Indrek Kiisler: Estonia on the road to becoming a dead-end station

Indrek Kiisler.
Indrek Kiisler. Source: Ken Mürk/ERR

Estonia's number one challenge for the next decade is to stop our competitive ability from crumbling. Without it, Estonia's recent success story will be reduced to stagnation crowned by national parochialism.

Every schoolchild can point to a map of Europe the far corner of which is home to the lone sentinels Finland, Estonia, Latvia and Lithuania. It is inevitable that ideas, people, jobs and opportunities are more plentiful in larger regions and cities.

The Baltics and Finland's even faster peripheralization is a long-term side-effect of isolating predatory Russia. The Baltic countries slowly becoming wealthier does nothing to alter the fact that the eastern shore of the Baltic Sea remains isolated periphery next to a belligerent and threatening neighbor. And that neighbor is not going anywhere.

Our region has long since stopped being a hub between the east and west. We are not even a whistle stop but a tiny cul-de-sac station few have any businesses visiting, and fewer still in the future it seems.

Most passengers have gotten off in Berlin, Warsaw, Copenhagen or at most Stockholm as the lands further east are empty, sport aging populations and poor links to the outside world. Their chances of making it in international competition are worse from one year to the next. Finland is also falling behind the other Nordics, the gap between it and Denmark and Sweden growing with each passing year.

Of course, our national park-like countries and surviving wilderness holds much that is admirable. And we have done well, all things considered. Let us take the example of Estonia's tiny and village-like capital where it takes under 20 minutes to bike from the city center to places where coming across a hare is more likely than meeting another human. I'm sure many foreigners who have settled in Estonia can appreciate our quiet way of life. However, at times surprising and enchanting emotions simply aren't enough to cut it in international competition.

What can the representatives of the new Enterprise Estonia and KredEx joint agency (EISA – ed.) offer compared to their colleagues in, let's say, Denmark? Yes, we have a simpler tax system, less bureaucracy and perhaps somewhat cheaper labor compared to countries further west.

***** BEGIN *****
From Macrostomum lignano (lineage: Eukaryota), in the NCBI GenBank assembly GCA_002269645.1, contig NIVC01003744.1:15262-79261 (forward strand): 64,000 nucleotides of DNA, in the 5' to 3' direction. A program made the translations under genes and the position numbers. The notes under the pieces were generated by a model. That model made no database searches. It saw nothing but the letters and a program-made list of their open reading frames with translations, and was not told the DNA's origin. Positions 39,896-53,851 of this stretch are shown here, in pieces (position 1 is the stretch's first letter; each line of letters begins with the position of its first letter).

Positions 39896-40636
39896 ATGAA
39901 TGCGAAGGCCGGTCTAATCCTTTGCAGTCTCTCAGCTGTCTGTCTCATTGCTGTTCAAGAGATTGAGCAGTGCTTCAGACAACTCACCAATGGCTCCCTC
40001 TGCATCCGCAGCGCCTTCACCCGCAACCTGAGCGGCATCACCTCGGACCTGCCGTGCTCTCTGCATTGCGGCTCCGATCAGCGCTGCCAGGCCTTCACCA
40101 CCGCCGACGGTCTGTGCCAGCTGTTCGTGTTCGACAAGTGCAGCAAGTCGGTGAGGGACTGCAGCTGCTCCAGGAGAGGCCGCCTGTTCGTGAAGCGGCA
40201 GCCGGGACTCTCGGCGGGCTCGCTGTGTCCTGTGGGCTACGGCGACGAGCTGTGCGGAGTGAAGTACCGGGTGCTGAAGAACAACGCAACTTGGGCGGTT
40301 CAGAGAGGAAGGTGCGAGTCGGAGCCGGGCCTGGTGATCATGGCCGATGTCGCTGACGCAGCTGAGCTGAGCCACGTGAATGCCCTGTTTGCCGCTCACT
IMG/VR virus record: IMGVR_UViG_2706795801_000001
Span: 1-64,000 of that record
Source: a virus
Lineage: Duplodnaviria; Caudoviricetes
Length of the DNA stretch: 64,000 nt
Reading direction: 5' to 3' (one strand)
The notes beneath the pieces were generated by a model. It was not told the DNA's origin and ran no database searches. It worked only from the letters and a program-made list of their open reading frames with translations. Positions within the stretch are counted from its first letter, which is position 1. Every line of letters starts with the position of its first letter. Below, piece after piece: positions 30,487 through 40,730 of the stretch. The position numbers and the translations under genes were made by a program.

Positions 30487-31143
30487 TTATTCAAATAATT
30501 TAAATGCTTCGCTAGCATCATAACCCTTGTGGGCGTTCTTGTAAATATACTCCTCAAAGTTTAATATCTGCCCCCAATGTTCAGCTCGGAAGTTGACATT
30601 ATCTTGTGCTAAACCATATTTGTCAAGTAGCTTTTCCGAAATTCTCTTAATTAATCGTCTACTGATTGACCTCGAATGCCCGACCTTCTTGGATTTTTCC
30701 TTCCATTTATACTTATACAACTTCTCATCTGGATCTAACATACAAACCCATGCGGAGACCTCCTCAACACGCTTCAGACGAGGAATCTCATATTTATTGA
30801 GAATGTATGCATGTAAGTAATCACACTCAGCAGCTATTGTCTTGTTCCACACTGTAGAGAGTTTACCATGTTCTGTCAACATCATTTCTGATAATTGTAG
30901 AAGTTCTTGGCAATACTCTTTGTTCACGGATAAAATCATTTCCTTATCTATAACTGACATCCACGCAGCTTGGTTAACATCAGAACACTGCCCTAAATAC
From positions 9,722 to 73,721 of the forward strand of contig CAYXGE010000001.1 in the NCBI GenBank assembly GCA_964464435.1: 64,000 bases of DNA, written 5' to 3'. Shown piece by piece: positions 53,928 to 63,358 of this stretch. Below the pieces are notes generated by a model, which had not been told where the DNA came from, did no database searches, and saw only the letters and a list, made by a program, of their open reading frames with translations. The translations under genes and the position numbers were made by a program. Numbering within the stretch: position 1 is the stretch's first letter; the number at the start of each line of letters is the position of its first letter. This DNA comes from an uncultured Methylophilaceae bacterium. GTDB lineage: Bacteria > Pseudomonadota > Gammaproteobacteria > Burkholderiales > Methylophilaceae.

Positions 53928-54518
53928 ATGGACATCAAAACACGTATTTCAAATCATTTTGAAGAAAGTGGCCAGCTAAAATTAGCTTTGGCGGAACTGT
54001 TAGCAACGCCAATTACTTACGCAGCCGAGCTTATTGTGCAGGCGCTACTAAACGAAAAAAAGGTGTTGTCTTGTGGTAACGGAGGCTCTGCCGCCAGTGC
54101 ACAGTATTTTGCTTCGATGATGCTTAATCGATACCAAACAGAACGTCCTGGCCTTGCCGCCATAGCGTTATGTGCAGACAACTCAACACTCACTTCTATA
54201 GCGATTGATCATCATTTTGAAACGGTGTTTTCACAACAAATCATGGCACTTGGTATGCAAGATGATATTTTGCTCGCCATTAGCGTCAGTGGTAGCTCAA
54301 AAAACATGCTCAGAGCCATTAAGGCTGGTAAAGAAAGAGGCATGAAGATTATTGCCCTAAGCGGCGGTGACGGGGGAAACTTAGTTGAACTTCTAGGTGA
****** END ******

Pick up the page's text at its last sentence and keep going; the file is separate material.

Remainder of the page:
But what else? Do we have enough skilled labor? Not really. Do we have sufficient and convenient links to the rest of the world? They are not enough if we're being honest. Are there attractive markets nearby. The truth is that there are none. What is more, our relative isolation has already left us with considerably higher energy prices compared to our wealthier neighbors. Why should a foreign company do business in Estonia?

Estonia also has a more specific problem. For decades, our economy was fed by investments from Finland and Sweden as we had cheap labor to offer. Cheaper prices also brought tourists. That model has stopped working now. Salary advance has stalled, our ties to Russia are lost and replaced by fear of the war spilling over. All of it is directly reflected in our credit rating, cost of loan money and a thousand other details which are more expensive and harder to come by in an out-of-the-way small country.

We have poked fun at Eesti 200's promise of a long-term plan, and likely tainted the term in the process, but we absolutely need a longer perspective. Estonia's number one challenge for the next decade is to stop our competitive ability from crumbling. Without it, Estonia's recent success story will be reduced to stagnation crowned by national parochialism.